Lava Rock - Like diatomaceous earth, the abrasive surface of lava rock will be avoided by slugs. Lava rock can be used as a barrier around plantings, but should be left mostly above soil level, otherwise dirt or vegetation soon forms a bridge for slugs to cross.


Step Six

Salt - If all else fails, go out at night with the salt shaker and a flashlight. Look at the plants which have been getting the most damage and inspect the leaves, including the undersides. Sprinkle a bit of salt on the slug and it will kill it quickly. Not particularly pleasant, but use as a last resort. (Note: some sources caution the use of salt, as it adds a toxic element to the soil. This has not been our experience, especially as very little salt is used.) Beer - Slugs are attracted to beer. Set a small amount of beer in a shallow wide jar buried in the soil up to its neck. Slugs will crawl in and drown. Take the jar lid and prop it up with a small stick so rain won't dilute the beer. Leave space for slugs to enter the trap.


Step Seven

Overturned Flowerpots, Grapefruit Halves, Board on Ground - Overturned flowerpots, with a stone placed under the rim to tilt it up a bit, will attract slugs. Leave overnight, and you'll find the slugs inside in the morning. Grapefruit halves work the same way, with the added advantage of the scent of the fruit as bait. Another trap method, perhaps the simplest of all, is to set a wide board on the ground by the affected area. Slugs will hide under the board by day. Simply flip the board over during the day to reveal the culprits. Black plastic sheeting also works the same way.


Step Eight

Garlic-based slug repellents - Laboratory tests at the University of Newcastle-Upon-Tyne (UK) revealed that a highly refined garlic product (ECOguard produced by ECOspray Ltd, a British company that makes organic pesticides) was an effective slug killer. Look for garlic-based slug deterrents which will be emerging under various brand names, as well as ECOguard.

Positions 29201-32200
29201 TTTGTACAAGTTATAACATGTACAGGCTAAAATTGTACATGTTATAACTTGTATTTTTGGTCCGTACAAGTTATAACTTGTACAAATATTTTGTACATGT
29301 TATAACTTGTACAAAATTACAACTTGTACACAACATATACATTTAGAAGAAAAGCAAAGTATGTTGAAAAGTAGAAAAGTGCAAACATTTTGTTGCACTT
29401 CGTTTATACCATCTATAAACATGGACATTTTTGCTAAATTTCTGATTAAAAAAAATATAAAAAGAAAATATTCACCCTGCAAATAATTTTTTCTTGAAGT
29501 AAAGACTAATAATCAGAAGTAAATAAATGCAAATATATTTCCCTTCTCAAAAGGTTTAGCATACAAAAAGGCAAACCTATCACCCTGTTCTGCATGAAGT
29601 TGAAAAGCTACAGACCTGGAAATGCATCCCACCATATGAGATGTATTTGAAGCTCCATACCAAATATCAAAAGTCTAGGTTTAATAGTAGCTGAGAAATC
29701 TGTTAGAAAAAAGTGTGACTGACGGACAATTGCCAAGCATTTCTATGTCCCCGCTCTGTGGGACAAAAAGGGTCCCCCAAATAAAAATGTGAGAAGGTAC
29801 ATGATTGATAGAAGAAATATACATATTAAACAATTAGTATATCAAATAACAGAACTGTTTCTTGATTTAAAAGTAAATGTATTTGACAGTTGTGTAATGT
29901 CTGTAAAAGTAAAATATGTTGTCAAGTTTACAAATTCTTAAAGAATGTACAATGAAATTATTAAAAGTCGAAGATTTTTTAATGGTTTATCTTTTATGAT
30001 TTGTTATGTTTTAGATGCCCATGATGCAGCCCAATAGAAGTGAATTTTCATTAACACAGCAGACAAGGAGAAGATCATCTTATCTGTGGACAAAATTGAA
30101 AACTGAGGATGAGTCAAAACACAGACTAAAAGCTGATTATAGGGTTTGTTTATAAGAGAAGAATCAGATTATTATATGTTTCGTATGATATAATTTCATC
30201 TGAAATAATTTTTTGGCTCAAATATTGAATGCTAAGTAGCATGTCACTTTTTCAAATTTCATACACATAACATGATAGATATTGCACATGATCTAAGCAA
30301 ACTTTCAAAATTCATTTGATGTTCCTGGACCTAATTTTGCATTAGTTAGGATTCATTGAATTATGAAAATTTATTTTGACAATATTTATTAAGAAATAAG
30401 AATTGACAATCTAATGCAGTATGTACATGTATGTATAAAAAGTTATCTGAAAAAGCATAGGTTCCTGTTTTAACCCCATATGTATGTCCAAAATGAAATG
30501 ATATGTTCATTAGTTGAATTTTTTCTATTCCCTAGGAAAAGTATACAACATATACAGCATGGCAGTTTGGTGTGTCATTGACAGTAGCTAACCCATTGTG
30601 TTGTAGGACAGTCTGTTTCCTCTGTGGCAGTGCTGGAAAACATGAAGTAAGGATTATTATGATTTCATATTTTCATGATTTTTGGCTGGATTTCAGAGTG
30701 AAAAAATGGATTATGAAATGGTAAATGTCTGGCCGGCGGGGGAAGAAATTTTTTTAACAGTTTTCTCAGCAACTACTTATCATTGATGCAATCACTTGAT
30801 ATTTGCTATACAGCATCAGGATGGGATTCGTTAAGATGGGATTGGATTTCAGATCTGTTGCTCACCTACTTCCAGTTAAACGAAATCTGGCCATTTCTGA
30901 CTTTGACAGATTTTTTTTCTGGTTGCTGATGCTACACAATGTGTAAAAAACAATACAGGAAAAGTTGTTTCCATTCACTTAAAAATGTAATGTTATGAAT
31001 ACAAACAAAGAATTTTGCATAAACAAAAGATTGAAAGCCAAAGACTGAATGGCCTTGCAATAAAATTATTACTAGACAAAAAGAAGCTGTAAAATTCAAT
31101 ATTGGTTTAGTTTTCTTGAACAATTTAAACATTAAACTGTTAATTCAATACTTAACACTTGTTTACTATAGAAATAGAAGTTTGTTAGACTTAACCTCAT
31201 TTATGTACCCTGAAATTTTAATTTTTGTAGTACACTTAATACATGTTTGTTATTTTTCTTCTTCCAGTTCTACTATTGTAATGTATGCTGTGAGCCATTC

Step Nine

Coffee grounds; new caffeine-based slug/snail poisons - Coffee grounds scattered on top of the soil will deter slugs. The horticultural side effects of using strong grounds such as espresso on the garden, however, are less certain. When using coffee grouds, moderation is advised. A study in June 2002 reported in the journal Nature found that slugs and snails are killed when sprayed with a caffeine solution, and that spraying plants with this solution prevents slugs from eating them. The percentage of caffeine required in a spray (1 - 2%) is greater than what is found in a cup of coffee (.05 - 07%), so homemade sprays are not as effective. Look for new commercial sprays which are caffeine-based.


Step Ten

Commercial Slug Baits - You can buy slug bait at garden centers marketed under several name brands. These baits commonly use one of two active ingredients in their formulations - Ferric Phosphate and Ferric Sodium. Although both formulations are effective, there are significant differences in their chemical toxicities. Ferric Phosphate, is on the OMRI products list for certified organic growers. It is non-toxic to people, pets, birds, insects, earthworms and other wildlife. Ferric Sodium, however, is highly toxic to wildlife. The most common brand, of slug bait, Safers, sells both kinds but they are packaged in similar looking plastic boxes. If you are buying commercial slug bait, check to be sure it uses the Ferric Phosphate formulation. When applying commercial slug bait, apply thinly over a wide area and not adjacent to your plants. This is because these baits attract slugs but do not kill them instantly, so the slug can still damage your plants.